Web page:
In G.B. are called “Public Schools”. These schools are not public at all. They are private secondary schools taking boys from the ages 13 to18 years of age. These schools, with a few exceptions, are boy’s boarding schools, that is, they provide accommodation for their pupils. The fees of a public school are very high indeed and only wealthy parents are able to send their children to public school. There are about 200 public schools in England. The four best-known public schools are Eton College(close to Windsor on the Thames) – founded in 1400, Harrow School (London) – 1571, Winchester College (Hampshire) – 1382, Rugby School (Warwickshire) – 1561. Most public schools are very old and are called by the name of the town or village in which they are situated. Every public school has many rules and special customs of its own but the basic characteristics are the same. A typical public school has about 500 boys but some of them have more (Eaton has 1.150 pupils). Thought the teaching is organized centrally for the school as a whole the boys live in separate “houses”, i.e. groups of about 50 and are under the care of the housemaster and his wife. The boys remain in the same house for the whole of their stay at school. The boys attending a public school must wear a special uniform, which consist of a grey shirt with a coloured cap or a straw hat with a coloured ribbon. In some schools each house has own cap and its own tie. These schools are usually well-equipped with scientific laboratories, large sports groups, a good gymnasium and a swimming pool. Much attention is paid to sport. Boys play football and cricket or row on a nearby river or go out running or play some other game on most days on the week.
The majority of Britain school children wear a school uniform. Sometimes this is very formal: a shirt, tie, jacket with a school badge on the pocket and dark trousers. Girls also wear ties but a dark skirt instead of trousers even in winter. Each school has its school colour. Some schools send children home if they are not wearing their proper uniform or keep them a after school as a punishment.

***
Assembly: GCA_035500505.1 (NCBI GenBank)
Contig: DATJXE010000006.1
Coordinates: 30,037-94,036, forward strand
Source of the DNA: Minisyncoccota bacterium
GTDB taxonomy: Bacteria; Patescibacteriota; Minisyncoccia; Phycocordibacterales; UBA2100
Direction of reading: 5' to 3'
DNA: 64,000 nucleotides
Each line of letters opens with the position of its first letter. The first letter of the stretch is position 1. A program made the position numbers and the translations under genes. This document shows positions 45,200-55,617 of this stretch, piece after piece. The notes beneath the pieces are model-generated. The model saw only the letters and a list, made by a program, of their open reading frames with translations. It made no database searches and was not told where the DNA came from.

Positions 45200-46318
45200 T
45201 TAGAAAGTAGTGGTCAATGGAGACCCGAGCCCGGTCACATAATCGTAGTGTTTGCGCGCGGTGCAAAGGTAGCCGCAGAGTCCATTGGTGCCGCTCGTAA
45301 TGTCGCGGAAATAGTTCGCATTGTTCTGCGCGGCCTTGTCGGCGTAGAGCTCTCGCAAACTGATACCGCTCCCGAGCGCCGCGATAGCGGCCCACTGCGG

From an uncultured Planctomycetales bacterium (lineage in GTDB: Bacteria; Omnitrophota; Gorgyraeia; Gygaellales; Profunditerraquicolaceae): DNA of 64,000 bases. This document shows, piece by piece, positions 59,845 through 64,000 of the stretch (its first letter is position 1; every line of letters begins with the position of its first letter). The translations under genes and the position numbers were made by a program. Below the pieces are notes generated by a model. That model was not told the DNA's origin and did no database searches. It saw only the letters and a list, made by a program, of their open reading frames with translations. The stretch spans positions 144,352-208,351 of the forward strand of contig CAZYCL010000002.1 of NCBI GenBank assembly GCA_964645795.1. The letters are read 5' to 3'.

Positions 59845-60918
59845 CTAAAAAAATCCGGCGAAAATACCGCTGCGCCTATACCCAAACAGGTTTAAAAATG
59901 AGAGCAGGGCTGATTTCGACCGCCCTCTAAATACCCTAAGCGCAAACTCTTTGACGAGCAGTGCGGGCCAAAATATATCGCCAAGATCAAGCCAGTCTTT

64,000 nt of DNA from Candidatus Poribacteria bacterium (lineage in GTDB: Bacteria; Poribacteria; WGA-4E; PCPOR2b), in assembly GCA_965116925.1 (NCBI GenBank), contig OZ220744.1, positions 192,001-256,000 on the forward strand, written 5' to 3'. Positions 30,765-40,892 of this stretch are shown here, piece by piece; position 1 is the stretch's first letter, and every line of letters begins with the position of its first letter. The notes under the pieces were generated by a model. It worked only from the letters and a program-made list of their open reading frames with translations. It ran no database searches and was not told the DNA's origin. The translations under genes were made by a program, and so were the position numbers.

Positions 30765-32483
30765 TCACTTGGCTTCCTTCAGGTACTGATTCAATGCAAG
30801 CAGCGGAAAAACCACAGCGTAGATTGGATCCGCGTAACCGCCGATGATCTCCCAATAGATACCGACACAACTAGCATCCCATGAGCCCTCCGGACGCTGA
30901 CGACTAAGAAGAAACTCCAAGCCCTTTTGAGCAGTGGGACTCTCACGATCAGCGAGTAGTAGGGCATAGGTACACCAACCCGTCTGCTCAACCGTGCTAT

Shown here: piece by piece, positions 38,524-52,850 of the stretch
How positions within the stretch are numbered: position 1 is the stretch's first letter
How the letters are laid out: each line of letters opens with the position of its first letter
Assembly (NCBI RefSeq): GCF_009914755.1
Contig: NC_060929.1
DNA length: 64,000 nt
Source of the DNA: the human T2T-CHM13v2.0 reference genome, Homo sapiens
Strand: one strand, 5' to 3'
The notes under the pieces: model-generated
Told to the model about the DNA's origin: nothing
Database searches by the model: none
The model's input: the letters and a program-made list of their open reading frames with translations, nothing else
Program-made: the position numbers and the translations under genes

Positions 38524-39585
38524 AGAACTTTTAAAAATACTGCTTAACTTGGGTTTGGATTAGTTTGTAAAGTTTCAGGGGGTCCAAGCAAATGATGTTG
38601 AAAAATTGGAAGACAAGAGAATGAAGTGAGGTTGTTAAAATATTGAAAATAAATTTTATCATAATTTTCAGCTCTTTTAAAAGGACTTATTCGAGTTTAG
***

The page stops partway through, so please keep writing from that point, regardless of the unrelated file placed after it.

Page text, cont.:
British schools do a lot of sport, pupils all have one afternoon a week of P.E and school have football, netball, hockey and cricket teams. There are also school choirs, drama club, chess club art clubs and other activities. These are all called extra-curricular because they are not part of the National Curriculum.
Universities and Colleges
Depending on the parents income students may receive grants of money to assist them during their time at university. A popular form of a degree course is four year one. The first two years are spent in University, the third year is spent in job connected with the course and the last year is back in University for studying and the examinations. Every university has its Union, which organized many social functions. The academic award is called a degree and I at Bachelor level. It may be a Bachelor of Arts (B.A), a Bachelor of Science (B.Sc.) and a Bachelor of Education (B.Ed.). The title is put after a name. Undergraduates are those students who study for a degree of Bachelor. Students with degrees B.A., B.Sc. or B.Ed. are called graduates and can study further to get the degree of Master. They must work on thesis at least for one year. The title they get then are M.A., M.Sc., and M.Ed. The degree of Doctor is given only for a thesis, which originally contributes to human knowledge.
There are 47 universities in G.B. They can be divided into three groups:
a) Oxford and Cambridge or “Oxbridge” – they are oldest and the most famous. Oxford was founded in 12th century and Cambridge in 13th century.
b) Redbrick Universities, which were founded in the 19th century (Durham, London, Manchester). These schools provided some technological training in industrial areas.
c) The new Universities – opened after 1960 (Sussex, York, Kent and others).